If you’ve been told that your credit card has been compromised, or if the caller threatens to arrests you for unpaid taxes or if you received a frantic call from your supposed grandson in distress who needs immediate cash, or any other demand for personal information or money, there’s good chance you are being scammed. But, take heart – help is on its way. Experts say the possibility of being scammed is not only possible it’s more than likely. It’s one of the fastest growing crimes in North America, but if that’s not enough to put you off, experts also say the realization that you have been scammed and you have acted foolishly can be just as damaging.

According to the Canadian Anti Fraud Centre, there were 442 wire based scams reported in Canada in 2018 with a total loss of some 13.6 million dollars. Although people of all ages can fall victim to fraud, older people are more often targeted for a number of reasons. Among them Seniors are frequently at home and many of their ideas and attitudes concerning present day social behaviour are outdated and a far cry from when a handshake and a person’s word meant something. While the loss of money is bad enough perhaps the most damaging aspect of Senior scamming is that it jeopardizes their sense of self worth and ability to manage their affairs.








For example, a well respected octogenarian in our community, got caught up in a well thought out and executed bank scam that left him short of a considerable amount of money. After learning that he had been scammed, he became very despondent, causing him to doubt his own ability to look after himself and manage his affairs particularly when the bank refused to reimburse him for his loss. He realized he had acted foolishly, and was so humiliated he only confided in a few select friends. It was a seminal event in his life, his self-worth, which had always been very high, fell to an all time low.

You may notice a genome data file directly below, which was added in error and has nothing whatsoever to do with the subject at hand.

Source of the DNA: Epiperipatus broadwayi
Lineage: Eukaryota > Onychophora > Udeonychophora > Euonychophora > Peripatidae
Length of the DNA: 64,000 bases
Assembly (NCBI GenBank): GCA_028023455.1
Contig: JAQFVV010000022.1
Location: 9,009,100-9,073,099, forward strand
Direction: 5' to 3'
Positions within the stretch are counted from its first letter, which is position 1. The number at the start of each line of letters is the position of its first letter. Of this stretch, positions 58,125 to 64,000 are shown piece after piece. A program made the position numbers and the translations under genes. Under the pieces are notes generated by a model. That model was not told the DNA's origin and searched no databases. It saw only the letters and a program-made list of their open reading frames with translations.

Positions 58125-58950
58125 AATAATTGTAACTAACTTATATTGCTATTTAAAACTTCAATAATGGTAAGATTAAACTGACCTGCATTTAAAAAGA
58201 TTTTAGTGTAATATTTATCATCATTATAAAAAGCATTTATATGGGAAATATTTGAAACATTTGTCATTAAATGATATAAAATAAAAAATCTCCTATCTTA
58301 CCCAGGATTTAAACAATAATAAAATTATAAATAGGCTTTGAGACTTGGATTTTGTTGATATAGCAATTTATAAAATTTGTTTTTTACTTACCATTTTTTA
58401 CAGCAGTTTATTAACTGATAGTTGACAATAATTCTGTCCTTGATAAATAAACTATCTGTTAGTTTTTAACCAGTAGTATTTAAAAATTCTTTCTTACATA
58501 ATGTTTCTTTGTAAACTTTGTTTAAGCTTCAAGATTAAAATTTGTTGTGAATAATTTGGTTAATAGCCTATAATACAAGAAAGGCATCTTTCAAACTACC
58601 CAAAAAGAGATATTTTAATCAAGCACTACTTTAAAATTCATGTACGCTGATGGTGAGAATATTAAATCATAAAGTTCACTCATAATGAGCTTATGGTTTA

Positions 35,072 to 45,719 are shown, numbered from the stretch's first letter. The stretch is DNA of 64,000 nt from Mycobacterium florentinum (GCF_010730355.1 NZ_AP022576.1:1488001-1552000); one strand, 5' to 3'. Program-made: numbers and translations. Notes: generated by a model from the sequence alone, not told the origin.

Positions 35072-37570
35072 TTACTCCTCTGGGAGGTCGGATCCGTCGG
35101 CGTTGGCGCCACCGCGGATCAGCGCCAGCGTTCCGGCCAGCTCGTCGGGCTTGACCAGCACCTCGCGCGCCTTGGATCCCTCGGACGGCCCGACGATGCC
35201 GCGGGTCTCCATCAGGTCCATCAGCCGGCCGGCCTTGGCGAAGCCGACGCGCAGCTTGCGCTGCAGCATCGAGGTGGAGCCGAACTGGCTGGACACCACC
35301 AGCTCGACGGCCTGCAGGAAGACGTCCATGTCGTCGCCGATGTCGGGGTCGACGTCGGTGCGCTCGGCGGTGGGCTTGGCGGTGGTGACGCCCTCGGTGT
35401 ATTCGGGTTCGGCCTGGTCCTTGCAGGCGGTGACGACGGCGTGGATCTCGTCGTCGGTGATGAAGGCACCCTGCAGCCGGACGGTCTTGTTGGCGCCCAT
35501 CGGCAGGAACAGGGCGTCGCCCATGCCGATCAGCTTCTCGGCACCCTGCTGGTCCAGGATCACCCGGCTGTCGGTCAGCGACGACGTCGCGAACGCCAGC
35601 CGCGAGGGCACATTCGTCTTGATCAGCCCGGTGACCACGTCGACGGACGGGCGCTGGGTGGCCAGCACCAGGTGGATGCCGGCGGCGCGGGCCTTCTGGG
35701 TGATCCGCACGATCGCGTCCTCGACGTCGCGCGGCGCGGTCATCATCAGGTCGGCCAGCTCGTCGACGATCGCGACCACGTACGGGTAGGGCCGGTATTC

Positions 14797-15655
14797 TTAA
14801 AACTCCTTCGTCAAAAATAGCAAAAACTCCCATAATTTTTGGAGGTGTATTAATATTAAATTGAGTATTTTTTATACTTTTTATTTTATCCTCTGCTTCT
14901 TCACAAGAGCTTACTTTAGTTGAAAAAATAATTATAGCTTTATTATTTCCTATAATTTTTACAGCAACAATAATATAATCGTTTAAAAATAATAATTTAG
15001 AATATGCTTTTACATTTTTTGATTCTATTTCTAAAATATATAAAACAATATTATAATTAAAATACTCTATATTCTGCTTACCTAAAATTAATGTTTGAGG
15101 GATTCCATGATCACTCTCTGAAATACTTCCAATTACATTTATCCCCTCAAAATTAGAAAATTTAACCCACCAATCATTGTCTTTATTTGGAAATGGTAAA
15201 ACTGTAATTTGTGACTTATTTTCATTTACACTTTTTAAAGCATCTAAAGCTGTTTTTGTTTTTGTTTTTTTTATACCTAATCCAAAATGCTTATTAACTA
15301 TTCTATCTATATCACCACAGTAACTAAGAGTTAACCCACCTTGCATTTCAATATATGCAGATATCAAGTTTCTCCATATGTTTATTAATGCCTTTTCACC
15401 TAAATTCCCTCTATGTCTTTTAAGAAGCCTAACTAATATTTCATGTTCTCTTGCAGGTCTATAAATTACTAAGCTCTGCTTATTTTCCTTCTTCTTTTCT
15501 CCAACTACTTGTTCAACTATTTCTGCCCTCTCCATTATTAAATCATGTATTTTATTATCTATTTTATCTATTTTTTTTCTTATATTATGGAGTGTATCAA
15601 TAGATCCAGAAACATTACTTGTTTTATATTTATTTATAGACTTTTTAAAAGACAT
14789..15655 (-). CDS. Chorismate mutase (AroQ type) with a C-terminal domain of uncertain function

Mark E. Agronin, MD, a specialist in geriatric psychiatry, suggests in his book, “The End of Old Age” a solution for Seniors caught up in this type of life changing event. He frames our experiences and response to adversity as a period of time when a significant disruption in our ability to understand and cope takes place. It exposes a gap between the challenges or demands of a life event and our existing strengths, values, and skills. Dr. Agronin however, ends on an encouraging note saying that even though the situation exposes a weakness, it is also loaded with the potential for tremendous growth if we can navigate the two sides of the gulf and creat a bridge to link them together. He goes on to say the greatest challenge is having to give up precious notions, identities and ways of doing things to reach a solution.

We may well ask, however, why the CRTC, big telcos and the authorities are not doing more to stop this abuse? While there is some effort being made to curb the amount of robocalls and CRTC is scheduled to  rollout two new programs to stem the flow of robocalls early this year, for many it will be too little, too late. While waiting for others to do something about it, it is well to remember the old adage, “An ounce of prevention is worth a pound of cure”. There seems to be a recognizable common thread running through most scams – they want your money or the means to gain access to it and there demands usually carry a sense of urgency or threat or danger attached to their demands.

The best advice is to be aware that both telephone and computer scams are skillfully designed to entrap you. If called take a few minute to assess what they are saying, think of your options. If you suspect you are being scammed, hang-up and call your local Adult Protection Service (APS) or confide in a friend or family member if you need help. Make sure your computer and cell phone security systems are up to date and join a seniors association to keep abreast of current scams. Remember, as Mark Twain said, “It’s easier to fool people than to convince them that they have been fooled.”